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  • Darren Gold

Leverage Your Platform

Identifying what your platform is and intentionally using it in positive ways is a responsibility we each have. It is also a source of leverage in a world where it’s easy to feel powerless.

I’m writing this less than 24 hours after seeing Coldplay perform their last of six shows at Wembley Stadium in London, England. It’s hard to argue with the Guardian newspaper’s recent declaration: “Biggest band in the world for some years. End of conversation.” Most people who have seen the show have declared it the best live performance they’ve ever seen. I agree.

Language, as it always does, fails to accurately capture the fullness of any experience. So I won’t attempt here to describe what accounted for the magic of the show. Rather, I want to explore another dimension that has made this show extraordinary beyond the music and the performance itself. Lead singer Chris Martin and his bandmates have chosen to leverage their enormous platform for good. In 2019, Coldplay announced they were pausing touring until they could figure out how to develop carbon-neutral or “environmentally beneficial” concerts. With their current tour, they delivered on the promise. The concerts use entirely recycled fuels and recyclable materials, have stationary bikes and kinetic floors at the rear of the concert where volunteers can ride and dance to power elements of the show, and actively promote several environmental causes funded by proceeds from the show. The band’s commitment to making everyone feel included can be felt throughout the show, including sign language interpreters for the hard of hearing and sensory backpacks for the visually impaired. Even the tour’s planetary-inspired slogan – Everyone is an alien somewhere – sends an unmistakable message that everyone belongs. The songs themselves are anthems to love, kindness, and inclusivity. In People of the Pride, Martin drapes himself in a pride flag as he belts out the song’s final line: “We’ll all be free to fall in love with who we want. . . .” At one point in the concert, the 43,000 fans in the front half of the stadium are asked to turn around and sing and wave to the other half, who are asked, in turn, to do the same, resulting in an immediate recognition that everyone is connected. At another point, Martin implores the characteristically stiff British crowd, who were anything but at this show, to raise their hands in the air and send love towards those out there in the world who need it, counting down from five to one, at which point fireworks erupt and the crowd erupts in ecstasy. Finally, around thirty seconds into their mega-hit A Sky Full of Stars, Martin asks the band to stop playing while he goes to huddle with the rest of the group as the crowd stands in silence. He returns and asks the entire stadium, many of whom have their phones in the air, to embrace being present and “put your phones in your pockets and your hands in the air.” The entire stadium gladly complies, erupting in applause and relief, as if they are finally given permission to be in the moment fully. He manages to do this without ever once being preachy. There is an unmistakable congruence between his message and who he is. It is the power of complete authenticity on display before 86,000 people.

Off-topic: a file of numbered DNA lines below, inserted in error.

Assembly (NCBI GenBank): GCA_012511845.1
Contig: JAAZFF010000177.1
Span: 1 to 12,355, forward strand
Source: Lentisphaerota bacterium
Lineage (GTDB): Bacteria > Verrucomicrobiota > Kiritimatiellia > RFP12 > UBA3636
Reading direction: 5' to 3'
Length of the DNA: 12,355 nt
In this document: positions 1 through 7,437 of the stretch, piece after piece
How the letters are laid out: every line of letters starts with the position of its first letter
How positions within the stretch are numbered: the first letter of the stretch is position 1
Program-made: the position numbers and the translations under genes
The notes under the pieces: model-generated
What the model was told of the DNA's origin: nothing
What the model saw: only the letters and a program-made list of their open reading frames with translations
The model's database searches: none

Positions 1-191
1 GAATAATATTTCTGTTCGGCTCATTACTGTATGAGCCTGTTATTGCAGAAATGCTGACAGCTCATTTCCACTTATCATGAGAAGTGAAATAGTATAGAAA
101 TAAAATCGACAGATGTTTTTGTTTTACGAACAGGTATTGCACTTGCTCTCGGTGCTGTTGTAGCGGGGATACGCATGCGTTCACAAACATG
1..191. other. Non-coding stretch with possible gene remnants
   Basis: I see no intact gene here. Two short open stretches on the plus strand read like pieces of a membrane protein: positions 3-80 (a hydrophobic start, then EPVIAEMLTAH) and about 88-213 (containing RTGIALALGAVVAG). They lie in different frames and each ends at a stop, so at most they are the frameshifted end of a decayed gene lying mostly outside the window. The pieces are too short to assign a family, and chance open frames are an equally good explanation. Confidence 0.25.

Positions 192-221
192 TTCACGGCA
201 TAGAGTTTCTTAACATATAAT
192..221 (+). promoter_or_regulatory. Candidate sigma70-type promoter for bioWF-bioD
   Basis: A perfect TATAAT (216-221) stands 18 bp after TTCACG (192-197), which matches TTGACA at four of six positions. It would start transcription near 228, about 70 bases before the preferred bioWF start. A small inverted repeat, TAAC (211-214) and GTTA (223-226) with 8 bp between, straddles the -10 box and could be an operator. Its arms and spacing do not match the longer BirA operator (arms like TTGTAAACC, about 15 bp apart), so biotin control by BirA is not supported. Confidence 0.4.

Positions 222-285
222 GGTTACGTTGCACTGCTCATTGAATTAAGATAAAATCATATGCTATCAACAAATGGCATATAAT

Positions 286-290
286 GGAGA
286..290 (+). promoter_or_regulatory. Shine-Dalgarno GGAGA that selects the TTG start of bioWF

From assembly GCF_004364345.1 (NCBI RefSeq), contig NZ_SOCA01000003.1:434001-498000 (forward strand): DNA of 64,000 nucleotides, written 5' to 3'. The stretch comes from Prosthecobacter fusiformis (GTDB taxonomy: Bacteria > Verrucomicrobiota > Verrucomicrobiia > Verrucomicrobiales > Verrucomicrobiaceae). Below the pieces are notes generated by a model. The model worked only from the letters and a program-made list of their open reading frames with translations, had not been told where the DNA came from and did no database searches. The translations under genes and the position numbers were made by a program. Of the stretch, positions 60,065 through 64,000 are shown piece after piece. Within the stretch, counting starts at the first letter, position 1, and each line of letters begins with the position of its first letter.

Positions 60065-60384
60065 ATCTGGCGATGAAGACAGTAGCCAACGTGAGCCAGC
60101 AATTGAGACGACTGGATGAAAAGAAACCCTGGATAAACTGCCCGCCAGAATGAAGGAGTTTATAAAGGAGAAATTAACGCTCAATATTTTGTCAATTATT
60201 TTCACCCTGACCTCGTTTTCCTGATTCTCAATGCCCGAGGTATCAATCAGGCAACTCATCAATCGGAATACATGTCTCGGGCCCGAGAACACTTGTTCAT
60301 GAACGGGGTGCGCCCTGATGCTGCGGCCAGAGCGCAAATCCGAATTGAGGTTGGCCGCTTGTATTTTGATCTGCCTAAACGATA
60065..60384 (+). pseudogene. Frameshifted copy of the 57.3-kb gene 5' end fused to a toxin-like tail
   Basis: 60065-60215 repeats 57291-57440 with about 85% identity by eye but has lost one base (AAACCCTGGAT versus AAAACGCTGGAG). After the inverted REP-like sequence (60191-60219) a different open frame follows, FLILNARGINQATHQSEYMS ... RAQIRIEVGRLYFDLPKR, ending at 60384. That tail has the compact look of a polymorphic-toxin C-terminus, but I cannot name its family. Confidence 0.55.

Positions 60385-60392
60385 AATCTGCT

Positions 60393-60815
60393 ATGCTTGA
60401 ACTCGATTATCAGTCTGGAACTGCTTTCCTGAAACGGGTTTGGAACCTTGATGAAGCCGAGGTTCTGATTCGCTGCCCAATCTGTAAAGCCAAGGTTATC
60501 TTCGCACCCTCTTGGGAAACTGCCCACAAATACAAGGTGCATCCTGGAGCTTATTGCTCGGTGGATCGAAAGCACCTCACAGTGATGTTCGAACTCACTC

I came away from the show in awe of what the band is doing to leverage their enormous platform to spread positivity in a world that desperately needs it. While no one has an audience the size of Coldplay’s, everyone has a platform. You may lead a team, a business, or a community organization. You may write a blog. Even your everyday conversations count as a platform that can be leveraged for good. Identifying what your platform is and intentionally using it in positive ways is a responsibility we each have. It is also a source of leverage in a world where it’s easy to feel powerless. As I write these words, I’m realizing that it is the power of my modest platform that has fueled my writing for the past two and half years. Love, kindness, wisdom, courage, maturity, personal responsibility, and leadership. These are the virtues that this platform stands for. Thank you for continuing to read.

Tuesday Tips

  1. Arguably the GOAT of all GOATs, Serena Williams, announced her retirement. I found her essay in Vogue incredibly compelling.

  2. This recent essay in The Atlantic is a poetic tribute to the death of the stick shift. My favorite line: “The manual transmission’s impending disappearance feels foreboding not (just) because shifting a car is fun and sensual, but because the gearshift is – or was – a powerful cultural symbol of the human body working in unison with the engineered world.”

  3. This New York Times review (along with photographs and video footage) of the impending opening of Michael Heizer’s mile and a half by half mile astonishing megasculpture in the middle of the Nevada desert, “City,” after 50 years in the making is a must read (and view).


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